New website and some thoughts on it

In case you haven’t seen it yet, I finally managed to build a brand new website. I built my first one about 4 years ago and kept it for two years. In 2010, I found a new website host with interesting templates and did another refresh. Because of all the behind-the-scenes in 2012, I knew it was time to tackle my website again for 2013. I had contacted some people I know who do websites and received quotes. However, since I had paid out of my pocket for the videos attached to my book’s QR codes, I didn’t feel like I could spend the money on it right now.

I had planned to get my new website up before my book came out early January, but with the CHA and Tucson shows, the time to do this kept getting shoved further and further down my to do list. My next self-imposed deadline was before my Breaking Out of the Mold DVD was released. I had no idea mine would come in February since there are six artists this year with DVDs from Cloth, Paper, Scissors. Yikes! I missed that deadline again.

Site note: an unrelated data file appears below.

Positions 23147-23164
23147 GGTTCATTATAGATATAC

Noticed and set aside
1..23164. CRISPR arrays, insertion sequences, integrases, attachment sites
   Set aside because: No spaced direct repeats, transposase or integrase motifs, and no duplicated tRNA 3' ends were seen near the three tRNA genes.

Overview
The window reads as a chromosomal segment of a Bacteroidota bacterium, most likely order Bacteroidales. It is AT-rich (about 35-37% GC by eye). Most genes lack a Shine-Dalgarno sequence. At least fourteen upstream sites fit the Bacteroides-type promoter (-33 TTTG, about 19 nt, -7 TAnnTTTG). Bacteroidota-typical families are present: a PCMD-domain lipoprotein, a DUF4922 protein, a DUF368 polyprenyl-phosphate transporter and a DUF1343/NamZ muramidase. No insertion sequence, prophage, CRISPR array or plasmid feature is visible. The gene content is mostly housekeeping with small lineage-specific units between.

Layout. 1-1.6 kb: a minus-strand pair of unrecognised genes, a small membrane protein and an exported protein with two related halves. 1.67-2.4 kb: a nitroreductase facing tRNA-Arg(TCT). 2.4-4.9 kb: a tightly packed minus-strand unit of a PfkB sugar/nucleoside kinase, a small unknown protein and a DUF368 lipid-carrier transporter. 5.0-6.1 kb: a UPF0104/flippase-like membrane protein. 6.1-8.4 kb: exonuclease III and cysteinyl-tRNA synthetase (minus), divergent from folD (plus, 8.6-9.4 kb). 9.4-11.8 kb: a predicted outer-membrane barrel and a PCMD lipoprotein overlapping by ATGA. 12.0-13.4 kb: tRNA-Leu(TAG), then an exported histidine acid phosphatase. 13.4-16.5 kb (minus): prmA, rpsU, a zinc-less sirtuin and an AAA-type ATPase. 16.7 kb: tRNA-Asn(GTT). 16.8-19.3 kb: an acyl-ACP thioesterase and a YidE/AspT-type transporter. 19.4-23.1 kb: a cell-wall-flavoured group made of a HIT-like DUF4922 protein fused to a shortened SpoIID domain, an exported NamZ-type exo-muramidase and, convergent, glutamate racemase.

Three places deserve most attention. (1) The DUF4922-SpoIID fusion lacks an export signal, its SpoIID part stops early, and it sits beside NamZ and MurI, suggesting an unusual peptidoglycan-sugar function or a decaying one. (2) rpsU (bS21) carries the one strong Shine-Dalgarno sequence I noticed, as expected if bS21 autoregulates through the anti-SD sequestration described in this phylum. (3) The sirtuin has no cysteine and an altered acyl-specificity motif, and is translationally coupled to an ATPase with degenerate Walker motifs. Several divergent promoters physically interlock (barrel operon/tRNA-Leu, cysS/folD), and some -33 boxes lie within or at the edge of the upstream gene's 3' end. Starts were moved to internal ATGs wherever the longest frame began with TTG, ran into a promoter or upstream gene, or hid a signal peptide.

I was starting to feel some real pressure because I knew the Designer Showcase feature for Belle Armoire Jewelry was coming out for the March 2013 issue. Since I’ve built websites before, I know that starting from scratch with a good template takes me about 2-3 days to do from start to finish. The only way to get it done was to burn the midnight oil. I snuck into my studio 3 nights in a row after my family went to sleep and worked from about 10 p.m. to 2 a.m. creating it. I still had to get up by 6:30 and get the kids ready for school and drive them, so it really did mean giving up sleep to get it done. There are still some small design changes I want to do to it, but it’s 99% complete and I’m happy to have a brand new online facelift. It was very important to me this time around to include a Flash intro because a big part of any redesign is staying current.